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Explore the natural world with Snowy Egret, the oldest independent U.S. journal of nature writing.

Snowy Egret, Vol. 75, #1
Snowy Egret, Vol. 75, #1

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Field Guide to Wisconsin Streams

Earth is the one constant throughout the history of humankind. Contemporary people think of our planet in terms of humans and cultures; aboriginal people think of the earth as populated by trees and rocks and animals as well as humans, seeing the earth as a force capable of informning and healing.

Raccoon

Try This.

Recall the last animal you spotted or the first that comes to mind - bird, insect, four-legged. Describe any characteristics you may have in common. Do not disregard any creatures because you prefer not to align yourself with an alley cat or earwig. Accept what occurs to you and write a stream-of-consciousness paragraph or two about this creature. Surprising connections will arise.

Writing Wild

Forming a Creative Partnership with Nature
by Tina Welling
New World Library, 2014

A Jackson Hole outdoorswoman, novelist Tina Welling credits the natural world for inspiring and enlivening her writing, which is largely situated in and about the American West. This book describes how nature informs and directs her creativity.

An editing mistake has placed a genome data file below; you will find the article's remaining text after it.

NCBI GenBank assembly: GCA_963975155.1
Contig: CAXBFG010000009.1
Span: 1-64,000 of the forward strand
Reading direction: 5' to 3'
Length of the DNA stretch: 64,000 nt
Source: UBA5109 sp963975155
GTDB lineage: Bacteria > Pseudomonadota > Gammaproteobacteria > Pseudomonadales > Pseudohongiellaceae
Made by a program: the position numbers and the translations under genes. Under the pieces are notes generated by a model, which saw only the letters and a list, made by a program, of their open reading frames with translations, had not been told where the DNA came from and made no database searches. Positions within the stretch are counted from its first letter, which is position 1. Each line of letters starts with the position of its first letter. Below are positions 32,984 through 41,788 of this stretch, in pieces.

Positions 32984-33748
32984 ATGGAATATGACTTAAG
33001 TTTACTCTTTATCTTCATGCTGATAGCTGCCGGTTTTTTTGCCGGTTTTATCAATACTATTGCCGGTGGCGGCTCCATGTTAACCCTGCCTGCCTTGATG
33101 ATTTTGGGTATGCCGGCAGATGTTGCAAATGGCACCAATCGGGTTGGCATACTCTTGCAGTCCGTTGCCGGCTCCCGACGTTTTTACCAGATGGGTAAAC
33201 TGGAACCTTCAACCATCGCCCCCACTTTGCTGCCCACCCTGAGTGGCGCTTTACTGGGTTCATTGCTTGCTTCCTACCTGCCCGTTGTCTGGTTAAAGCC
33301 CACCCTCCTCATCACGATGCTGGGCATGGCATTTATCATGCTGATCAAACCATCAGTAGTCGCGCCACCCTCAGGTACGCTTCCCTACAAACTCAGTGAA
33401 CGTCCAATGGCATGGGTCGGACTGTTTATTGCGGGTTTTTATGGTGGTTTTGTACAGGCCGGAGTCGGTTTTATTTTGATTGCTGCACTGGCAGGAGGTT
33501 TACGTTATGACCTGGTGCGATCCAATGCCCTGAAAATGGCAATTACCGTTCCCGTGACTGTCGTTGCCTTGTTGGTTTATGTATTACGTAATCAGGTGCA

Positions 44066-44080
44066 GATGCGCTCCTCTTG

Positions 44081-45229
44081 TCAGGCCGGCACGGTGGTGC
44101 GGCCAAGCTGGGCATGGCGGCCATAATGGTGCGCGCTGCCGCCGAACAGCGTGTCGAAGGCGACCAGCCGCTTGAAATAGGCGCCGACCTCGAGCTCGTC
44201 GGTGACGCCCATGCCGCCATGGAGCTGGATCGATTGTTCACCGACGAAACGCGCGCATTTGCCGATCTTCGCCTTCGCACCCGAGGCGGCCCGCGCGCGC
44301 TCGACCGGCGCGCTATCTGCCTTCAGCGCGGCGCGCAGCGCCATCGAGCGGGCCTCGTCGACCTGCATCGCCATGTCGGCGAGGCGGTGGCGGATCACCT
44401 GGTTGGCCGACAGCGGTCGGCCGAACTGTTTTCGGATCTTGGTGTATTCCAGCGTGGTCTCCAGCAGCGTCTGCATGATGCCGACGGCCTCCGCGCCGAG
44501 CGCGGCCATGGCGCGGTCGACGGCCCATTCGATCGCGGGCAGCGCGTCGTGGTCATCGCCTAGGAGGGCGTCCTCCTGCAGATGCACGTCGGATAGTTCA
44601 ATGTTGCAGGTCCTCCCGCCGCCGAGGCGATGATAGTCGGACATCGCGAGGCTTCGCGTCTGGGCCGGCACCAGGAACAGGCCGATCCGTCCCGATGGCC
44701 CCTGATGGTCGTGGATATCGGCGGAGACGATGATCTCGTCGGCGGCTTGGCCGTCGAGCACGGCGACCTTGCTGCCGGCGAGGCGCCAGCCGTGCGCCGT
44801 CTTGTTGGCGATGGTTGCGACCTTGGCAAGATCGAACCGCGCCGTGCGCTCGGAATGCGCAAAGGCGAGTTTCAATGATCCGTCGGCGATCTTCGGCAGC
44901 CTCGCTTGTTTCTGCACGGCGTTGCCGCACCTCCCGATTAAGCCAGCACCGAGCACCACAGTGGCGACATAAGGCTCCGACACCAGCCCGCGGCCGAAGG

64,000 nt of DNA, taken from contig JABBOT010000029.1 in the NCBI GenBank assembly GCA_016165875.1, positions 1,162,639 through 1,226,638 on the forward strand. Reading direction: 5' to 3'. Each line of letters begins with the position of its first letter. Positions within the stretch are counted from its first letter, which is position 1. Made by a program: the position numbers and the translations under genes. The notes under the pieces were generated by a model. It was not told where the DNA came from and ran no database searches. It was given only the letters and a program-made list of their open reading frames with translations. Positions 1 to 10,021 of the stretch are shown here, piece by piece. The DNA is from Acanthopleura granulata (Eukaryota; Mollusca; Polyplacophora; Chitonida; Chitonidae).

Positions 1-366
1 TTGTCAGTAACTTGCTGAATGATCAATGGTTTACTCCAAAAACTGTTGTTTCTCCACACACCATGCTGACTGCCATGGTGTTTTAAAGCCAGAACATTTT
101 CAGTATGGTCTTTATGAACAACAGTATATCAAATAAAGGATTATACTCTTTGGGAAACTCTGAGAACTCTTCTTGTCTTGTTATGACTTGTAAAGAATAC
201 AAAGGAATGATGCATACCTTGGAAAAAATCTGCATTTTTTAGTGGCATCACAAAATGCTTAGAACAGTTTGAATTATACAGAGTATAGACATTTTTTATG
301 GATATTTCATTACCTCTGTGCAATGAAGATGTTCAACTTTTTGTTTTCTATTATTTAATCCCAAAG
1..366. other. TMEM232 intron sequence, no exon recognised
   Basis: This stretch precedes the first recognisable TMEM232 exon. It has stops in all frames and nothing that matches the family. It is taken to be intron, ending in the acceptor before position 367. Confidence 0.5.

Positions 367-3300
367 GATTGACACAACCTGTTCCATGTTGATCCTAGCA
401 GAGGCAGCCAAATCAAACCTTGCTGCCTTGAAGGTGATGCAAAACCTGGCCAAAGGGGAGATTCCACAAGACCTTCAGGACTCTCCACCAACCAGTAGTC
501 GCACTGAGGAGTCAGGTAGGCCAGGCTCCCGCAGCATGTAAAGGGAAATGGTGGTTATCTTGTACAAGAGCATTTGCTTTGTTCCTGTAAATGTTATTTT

Composed like a lesson book, with  suggested exercises and guidelines for drawing personal creative energy from encounters with nature, the volume is intended for nature writers, journal keepers, or anyone seeking a deeper relationship with wildness.

Welling describes the moment "Writing Wild" was conceived, while hiking on Snow King Mountain in Wyoming:

"I paused to catch my breath from the upslope climb and gazed around the shadowy forest of tall, lanky pines. My glance caught on a fully rounded tree, leafless and apparently dead, standing upright with an abundance of sweeping limbs, making the tree stand out from others. At that moment, the sun broke through the cloud cover, and as I stood there, a dense, dew-beaded spiderweb, lacing the branches top to bottom, was abruptly illuminated.

"One moment, the dead tree was notable only for its shapely flare, unusual in a harsh, high-altitude environment. The next moment, it was aflame with stars. My throat tightened, and tears stung my eyes. The forest was silent, I was alone, and the tree spangled before me, woven with fairy lights.... I knew suddenly that there was an interconnectedness between the earth's creative energy and my own personal creative energy."

Welling details a three-step process - naming, describing, interacting - which she subsequently developed to draw similar moments of revelation from her experiences in tha natural world.

Dew Drops On by Bronle Crosby




Back to The Nature Pages

Nature's Rhythm I
All of nature pulses with aliveness , and so should our language. Language follows attention. Beautiful writing looks inward, then outward, inward, outward. Dull pages come from a lack of rhythm.


Cowboys Never Cry [Kindle Edition]
Once I gave writing a prominent place in my life, I changed so much that my family suggested something might be wrong with me.